Just over two years ago, at the turn of a promising new century, Danny Shraga was part of Israel's burgeoning high-technology boom and was giddily anticipating the birth of his first child. Today, the 31-year-old father of two baby girls is between jobs in a nation frayed by war and the worst economic crisis since the creation of the Jewish state.
"Things are very depressing," said Shraga, a resident of Kiryat Gat in central Israel. "Right now it's like we're in a bottomless pit, at a dead end."
In a nation where polls show deepening political schisms and despair, no group in Israel is facing Tuesday's election with greater cynicism and distrust than the generation that launched careers in the heady 1990s, reveling in the tranquillity that followed the Oslo accords and the prosperity that promised to catapult Israel into the global economic mainstream.
"There is no security, the economy has toppled and the whole situation in this country is a total disaster," said Dorit Finkel, 30, a dental technology student and single mother. "People have lost faith. They don't have faith in the restoration of security, or that the economy will be rebuilt, or that voting can affect that at all."
After 28 months of clashes with Palestinians and scores of suicide bombings and other attacks that have killed nearly 700 Israelis and almost 1,800 Palestinians, young voters say they are so disillusioned that they do not believe any of the candidates can deliver peace. This disenchantment has been particularly devastating to the Labor Party's Amram Mitzna, a former general who has staked his candidacy on pledges to reopen negotiations with the Palestinians and end their uprising against continuing occupation in the Gaza Strip and West Bank by pulling Israelis out of most of the occupied areas.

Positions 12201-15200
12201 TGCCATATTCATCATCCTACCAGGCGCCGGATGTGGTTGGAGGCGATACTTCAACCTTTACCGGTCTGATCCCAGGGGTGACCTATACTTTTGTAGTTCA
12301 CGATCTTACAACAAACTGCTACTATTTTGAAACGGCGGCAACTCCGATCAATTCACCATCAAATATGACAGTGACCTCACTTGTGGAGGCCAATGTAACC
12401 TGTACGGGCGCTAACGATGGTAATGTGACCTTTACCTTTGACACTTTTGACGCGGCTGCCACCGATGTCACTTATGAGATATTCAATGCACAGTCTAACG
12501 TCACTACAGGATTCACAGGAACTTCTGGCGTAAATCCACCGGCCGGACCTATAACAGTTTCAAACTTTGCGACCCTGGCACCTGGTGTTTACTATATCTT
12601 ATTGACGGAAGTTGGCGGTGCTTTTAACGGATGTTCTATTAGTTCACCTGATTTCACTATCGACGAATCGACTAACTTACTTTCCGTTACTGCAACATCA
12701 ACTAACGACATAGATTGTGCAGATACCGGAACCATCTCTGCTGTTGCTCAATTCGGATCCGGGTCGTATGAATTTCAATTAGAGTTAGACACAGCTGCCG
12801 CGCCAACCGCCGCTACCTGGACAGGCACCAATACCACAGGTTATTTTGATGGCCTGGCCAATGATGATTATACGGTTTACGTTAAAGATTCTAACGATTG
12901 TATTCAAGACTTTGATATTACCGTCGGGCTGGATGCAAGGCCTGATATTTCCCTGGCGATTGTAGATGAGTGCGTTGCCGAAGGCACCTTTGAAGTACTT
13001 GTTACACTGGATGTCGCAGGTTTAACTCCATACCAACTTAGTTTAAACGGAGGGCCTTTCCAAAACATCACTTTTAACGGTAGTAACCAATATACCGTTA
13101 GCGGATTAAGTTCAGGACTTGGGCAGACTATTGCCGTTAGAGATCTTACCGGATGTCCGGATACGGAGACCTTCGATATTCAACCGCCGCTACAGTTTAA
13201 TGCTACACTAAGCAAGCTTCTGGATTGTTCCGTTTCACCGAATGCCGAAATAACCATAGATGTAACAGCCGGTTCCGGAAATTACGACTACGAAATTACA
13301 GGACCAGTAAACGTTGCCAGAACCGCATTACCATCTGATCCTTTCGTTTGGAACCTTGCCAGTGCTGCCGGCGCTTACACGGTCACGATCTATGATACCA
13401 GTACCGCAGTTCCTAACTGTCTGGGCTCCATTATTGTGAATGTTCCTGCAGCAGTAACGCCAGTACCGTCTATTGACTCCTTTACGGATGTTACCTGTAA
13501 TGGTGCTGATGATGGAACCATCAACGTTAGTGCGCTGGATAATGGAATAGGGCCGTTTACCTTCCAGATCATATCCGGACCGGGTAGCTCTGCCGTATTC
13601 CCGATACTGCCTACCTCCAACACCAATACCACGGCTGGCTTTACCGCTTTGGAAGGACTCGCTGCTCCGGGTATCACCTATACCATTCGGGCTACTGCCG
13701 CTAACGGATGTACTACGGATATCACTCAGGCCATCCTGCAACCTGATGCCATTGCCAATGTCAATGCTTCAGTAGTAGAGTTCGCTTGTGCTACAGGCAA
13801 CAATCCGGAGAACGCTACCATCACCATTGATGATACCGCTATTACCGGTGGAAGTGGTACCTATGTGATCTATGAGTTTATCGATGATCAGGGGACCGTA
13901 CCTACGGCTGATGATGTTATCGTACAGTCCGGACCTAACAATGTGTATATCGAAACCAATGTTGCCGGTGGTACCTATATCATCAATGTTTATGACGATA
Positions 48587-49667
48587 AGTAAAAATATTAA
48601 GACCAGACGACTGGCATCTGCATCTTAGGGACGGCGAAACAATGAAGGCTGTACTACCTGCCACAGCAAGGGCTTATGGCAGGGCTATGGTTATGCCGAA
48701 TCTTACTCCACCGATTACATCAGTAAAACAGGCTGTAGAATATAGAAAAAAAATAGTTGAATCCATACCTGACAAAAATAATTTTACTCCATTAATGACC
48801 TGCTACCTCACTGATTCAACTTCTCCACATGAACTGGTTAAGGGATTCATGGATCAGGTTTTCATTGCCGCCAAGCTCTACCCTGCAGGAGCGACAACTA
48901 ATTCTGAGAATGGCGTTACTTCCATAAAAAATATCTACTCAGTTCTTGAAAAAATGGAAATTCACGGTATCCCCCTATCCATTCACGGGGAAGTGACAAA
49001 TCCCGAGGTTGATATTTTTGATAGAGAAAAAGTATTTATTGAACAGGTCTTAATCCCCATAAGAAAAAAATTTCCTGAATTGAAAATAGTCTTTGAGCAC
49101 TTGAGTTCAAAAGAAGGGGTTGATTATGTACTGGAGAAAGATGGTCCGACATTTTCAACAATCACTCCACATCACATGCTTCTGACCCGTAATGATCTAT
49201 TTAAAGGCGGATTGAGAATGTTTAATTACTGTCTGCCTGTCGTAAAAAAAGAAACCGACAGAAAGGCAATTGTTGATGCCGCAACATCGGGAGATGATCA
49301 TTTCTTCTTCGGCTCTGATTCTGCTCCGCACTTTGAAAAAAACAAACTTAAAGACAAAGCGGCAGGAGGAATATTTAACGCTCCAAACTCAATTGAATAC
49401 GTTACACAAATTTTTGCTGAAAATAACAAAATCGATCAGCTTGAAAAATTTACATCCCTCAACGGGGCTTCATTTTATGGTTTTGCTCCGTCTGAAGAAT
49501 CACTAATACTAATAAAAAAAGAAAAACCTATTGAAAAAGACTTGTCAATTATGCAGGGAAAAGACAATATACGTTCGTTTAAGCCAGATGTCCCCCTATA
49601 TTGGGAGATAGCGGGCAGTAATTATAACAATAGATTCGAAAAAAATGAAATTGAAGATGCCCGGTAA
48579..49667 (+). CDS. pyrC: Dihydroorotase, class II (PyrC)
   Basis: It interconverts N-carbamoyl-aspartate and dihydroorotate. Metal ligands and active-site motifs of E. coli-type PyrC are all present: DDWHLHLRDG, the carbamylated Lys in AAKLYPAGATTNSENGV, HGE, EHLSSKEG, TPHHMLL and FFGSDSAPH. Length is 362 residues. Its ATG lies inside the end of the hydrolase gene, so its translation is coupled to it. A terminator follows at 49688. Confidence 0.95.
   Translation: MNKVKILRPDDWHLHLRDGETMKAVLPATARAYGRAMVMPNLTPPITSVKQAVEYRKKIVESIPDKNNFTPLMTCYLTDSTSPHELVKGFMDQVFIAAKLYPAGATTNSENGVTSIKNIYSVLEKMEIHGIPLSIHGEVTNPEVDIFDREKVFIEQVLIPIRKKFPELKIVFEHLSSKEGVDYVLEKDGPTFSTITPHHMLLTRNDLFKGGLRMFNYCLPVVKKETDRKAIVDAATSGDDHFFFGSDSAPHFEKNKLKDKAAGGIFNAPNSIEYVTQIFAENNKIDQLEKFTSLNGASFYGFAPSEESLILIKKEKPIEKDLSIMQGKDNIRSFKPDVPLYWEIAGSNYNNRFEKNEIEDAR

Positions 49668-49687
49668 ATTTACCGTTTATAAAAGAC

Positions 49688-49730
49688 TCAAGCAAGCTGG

Even so, candidates have gone out of their way to seek support among young voters despite the fact that, as elsewhere, they vote in smaller percentages than older voters. Mitzna recently did a campaign pub crawl, bouncing from bar to bar, shouting his platform over pulsing music. The Likud Party candidate, incumbent Prime Minister Ariel Sharon, has concentrated his appearances at military bases, where his youth support is strongest among young soldiers performing compulsory service, who traditionally vote in large numbers at the urging of commanding officers.
Israeli polls uniformly show Sharon's Likud winning the most seats in parliament, although not a majority. But under the Israeli system, in which parties vie for parliament seats rather than direct votes for a prime minister, relatively small blocs of votes can win crucial positions. As a result, the seats held by minor parties will be critical to the coalition government that the winning party will be forced to assemble, according to many political analysts.
Those smaller parties, which appeal to the pocketbook and the social issues that many young voters say interest them, may be the greatest beneficiaries of the civilian youth vote. The main ones are: Shinui, which advocates greater secularism and cutting government benefits to religious Jews; the Green Leaf Party, which espouses legalization of marijuana and focuses on social issues; and the Meretz Party, which is pro-peace and pushes social reforms.
"My voice can affect whether or not a party will be represented in the next government," said Yoav Atad, 19, who is fulfilling his compulsory service in the military. "What's the difference if I vote for a large party? They will be elected anyway and my voice will not be heard. If I vote for Green Leaf, this time at least, I know my vote will have meaning."